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Ragasa v. Holder

United States Court of Appeals, Ninth Circuit

April 28, 2014

CRISANTO CARINO RAGASA, Petitioner,
v.
ERIC H. HOLDER, JR., Attorney General, Respondent

Argued and Submitted, University Of Hawaii, Manoa February 20, 2014

On Petition for Review of an Order of the Board of Immigration Appeals. Agency No. A037-485-221.

M. Cora Avinante (argued), Law Office of M. Cora Avinante, Honolulu, Hawai'i, for Petitioner.

Theodore William Atkinson (argued), Trial Attorney; Stuart F. Delery, Acting Assistant Attorney General; Ernesto H. Molina, Assistant Director; S. Nicole Nardone, Trial Attorney, Civil Division, United States Department of Justice, Washington, D.C., for Respondent.

Before: Michael Daly Hawkins, M. Margaret McKeown, and Carlos T. Bea, Circuit Judges. Opinion by Judge McKeown.

OPINION

Page 1174

McKEOWN, Circuit Judge:

Crisanto Ragasa was born in the Philippines in 1966 to two married Filipino citizens (his " biological parents" ). At the age of fourteen, he immigrated to the United States and was adopted by his uncle and aunt (his " adoptive parents" ), both naturalized U.S. citizens. Years later in 2008, Ragasa was convicted in Hawai'i state court for " Attempted Promoting a Dangerous Drug in the First Degree," in violation of Haw. Rev. Stat. § § 705-500(1)(b), 712-1241(1)(b)(ii). The government initiated immigration proceedings against Ragasa, a lawful permanent resident, charging him as a removable alien because of his drug-related conviction. The immigration judge (" IJ" ) ordered Ragasa removed, and the Board of Immigration Appeals (" BIA" ) dismissed his appeal from the IJ's removal order and denial of his application for cancellation of removal. Ragasa timely petitions for review of the BIA's decision. We have jurisdiction under 8 U.S.C. § 1252, and we grant the petition.

I. Citizenship Claim

Contrary to his view, Ragasa did not automatically acquire U.S. citizenship from his adoptive parents under former Section 320 and 301(a)(7) of the Immigration and Nationality Act (" INA" ). In analyzing this issue de novo, we look to " the law in effect at the time the critical events giving rise to eligibility occurred," which in this case are the dates of Ragasa's birth (1966), his entry into the United States (1980), and his adoption (1980). Minasyan v. Gonzales, 401 F.3d 1069, 1074-75 (9th Cir. 2005).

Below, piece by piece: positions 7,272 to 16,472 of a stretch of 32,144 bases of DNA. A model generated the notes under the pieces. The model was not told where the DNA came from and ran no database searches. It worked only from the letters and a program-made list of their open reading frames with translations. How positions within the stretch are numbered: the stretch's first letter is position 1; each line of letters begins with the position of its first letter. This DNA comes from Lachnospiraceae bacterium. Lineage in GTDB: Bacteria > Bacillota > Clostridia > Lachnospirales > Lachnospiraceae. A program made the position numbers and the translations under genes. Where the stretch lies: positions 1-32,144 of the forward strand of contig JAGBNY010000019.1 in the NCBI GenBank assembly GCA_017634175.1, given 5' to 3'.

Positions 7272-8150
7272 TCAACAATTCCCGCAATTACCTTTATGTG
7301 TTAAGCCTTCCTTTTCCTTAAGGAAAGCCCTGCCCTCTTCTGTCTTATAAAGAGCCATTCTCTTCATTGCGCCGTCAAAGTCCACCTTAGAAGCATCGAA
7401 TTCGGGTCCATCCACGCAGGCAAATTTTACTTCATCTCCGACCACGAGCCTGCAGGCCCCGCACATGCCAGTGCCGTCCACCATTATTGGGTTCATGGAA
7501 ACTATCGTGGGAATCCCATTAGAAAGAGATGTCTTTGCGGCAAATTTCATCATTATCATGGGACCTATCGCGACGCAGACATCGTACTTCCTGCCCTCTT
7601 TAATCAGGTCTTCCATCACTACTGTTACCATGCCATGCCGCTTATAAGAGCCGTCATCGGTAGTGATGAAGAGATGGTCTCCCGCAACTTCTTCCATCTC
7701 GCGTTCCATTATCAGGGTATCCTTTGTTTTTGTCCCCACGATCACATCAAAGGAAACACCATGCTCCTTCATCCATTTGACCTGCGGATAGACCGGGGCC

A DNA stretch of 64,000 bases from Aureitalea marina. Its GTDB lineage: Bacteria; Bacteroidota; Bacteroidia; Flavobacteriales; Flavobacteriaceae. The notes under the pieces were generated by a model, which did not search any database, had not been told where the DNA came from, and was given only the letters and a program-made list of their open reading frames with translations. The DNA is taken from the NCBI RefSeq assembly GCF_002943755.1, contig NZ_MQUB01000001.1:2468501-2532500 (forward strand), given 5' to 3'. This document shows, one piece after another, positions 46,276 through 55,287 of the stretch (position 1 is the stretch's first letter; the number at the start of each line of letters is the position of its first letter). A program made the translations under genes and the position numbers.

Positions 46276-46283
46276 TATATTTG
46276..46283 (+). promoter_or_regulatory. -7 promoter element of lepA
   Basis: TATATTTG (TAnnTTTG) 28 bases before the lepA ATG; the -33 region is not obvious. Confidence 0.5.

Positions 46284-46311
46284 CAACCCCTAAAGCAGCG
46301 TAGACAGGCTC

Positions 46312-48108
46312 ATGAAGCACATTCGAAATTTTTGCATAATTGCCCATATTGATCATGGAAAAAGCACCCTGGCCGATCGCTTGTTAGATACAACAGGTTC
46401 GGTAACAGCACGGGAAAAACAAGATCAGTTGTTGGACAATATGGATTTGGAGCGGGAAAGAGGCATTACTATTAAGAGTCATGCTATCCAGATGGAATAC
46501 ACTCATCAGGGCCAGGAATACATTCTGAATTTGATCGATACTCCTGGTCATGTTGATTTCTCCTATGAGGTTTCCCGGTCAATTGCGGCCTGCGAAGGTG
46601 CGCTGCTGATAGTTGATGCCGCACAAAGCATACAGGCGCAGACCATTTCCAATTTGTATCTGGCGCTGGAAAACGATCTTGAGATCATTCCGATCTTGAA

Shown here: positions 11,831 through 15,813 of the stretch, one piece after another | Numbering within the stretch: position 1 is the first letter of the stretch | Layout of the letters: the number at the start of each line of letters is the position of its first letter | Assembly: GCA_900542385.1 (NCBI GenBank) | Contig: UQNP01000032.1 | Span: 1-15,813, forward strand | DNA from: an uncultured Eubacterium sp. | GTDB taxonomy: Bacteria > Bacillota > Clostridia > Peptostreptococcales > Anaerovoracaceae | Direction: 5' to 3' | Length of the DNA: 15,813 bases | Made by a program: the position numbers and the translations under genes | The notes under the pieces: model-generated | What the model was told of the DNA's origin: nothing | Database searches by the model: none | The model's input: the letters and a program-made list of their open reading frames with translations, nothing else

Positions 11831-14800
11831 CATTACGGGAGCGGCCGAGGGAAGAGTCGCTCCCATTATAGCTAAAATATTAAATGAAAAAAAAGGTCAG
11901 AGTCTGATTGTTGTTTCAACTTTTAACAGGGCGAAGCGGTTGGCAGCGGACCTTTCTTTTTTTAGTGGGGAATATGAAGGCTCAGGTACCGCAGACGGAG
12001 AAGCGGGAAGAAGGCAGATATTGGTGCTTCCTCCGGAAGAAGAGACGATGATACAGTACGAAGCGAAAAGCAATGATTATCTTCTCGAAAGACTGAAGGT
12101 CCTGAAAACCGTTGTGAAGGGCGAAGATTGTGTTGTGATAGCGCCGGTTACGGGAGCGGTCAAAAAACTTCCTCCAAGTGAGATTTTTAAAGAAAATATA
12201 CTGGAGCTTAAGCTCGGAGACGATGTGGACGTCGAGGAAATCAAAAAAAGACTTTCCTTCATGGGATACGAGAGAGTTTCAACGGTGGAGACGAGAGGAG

To begin, as an adopted child, Ragasa does not acquire citizenship under former Section 320(b) because he was neither " residing in the United States" nor " in the custody of his adoptive parents" at the time they naturalized. An Act to Amend the INA, Pub. L. No. 95-417, 92 Stat. 917 (1978) (codified at 8 U.S.C. § 1431 (Supp. 1978)).[1] Nor does Ragasa qualify for citizenship under former Section 320(a) because Section 320(b), not Section 320(a), applies to adopted children. Id. Ragasa's contrary view rests on an interpretation of the statute that ignores the statutory text and renders Section 320(b) superfluous.

Page 1175

Chubb Custom Ins. Co. v. Space Sys./Loral, Inc., 710 F.3d 946, 966 (9th Cir. 2013) (" It is a well-established rule of statutory construction that courts should not interpret statutes in a way that renders a provision superfluous." ).

Ragasa's citizenship claim under former Section 301(a)(7) is equally unavailing because that section requires one parent to be a U.S. citizen at the time of the child's birth outside of the United States and the other to be an alien. An Act to Amend Section 301(a)(7) of the INA, Pub. L. No. 89-770, 80 Stat. 1322 (1966) (codified at 8 U.S.C. § 1401(a)(7) (Supp. 1966)).[2] Neither of Ragasa's biological parents was a U.S. citizen when he was born. Although Ragasa's adoptive parents were naturalized U.S. citizens at the time of his birth, they did not become ...


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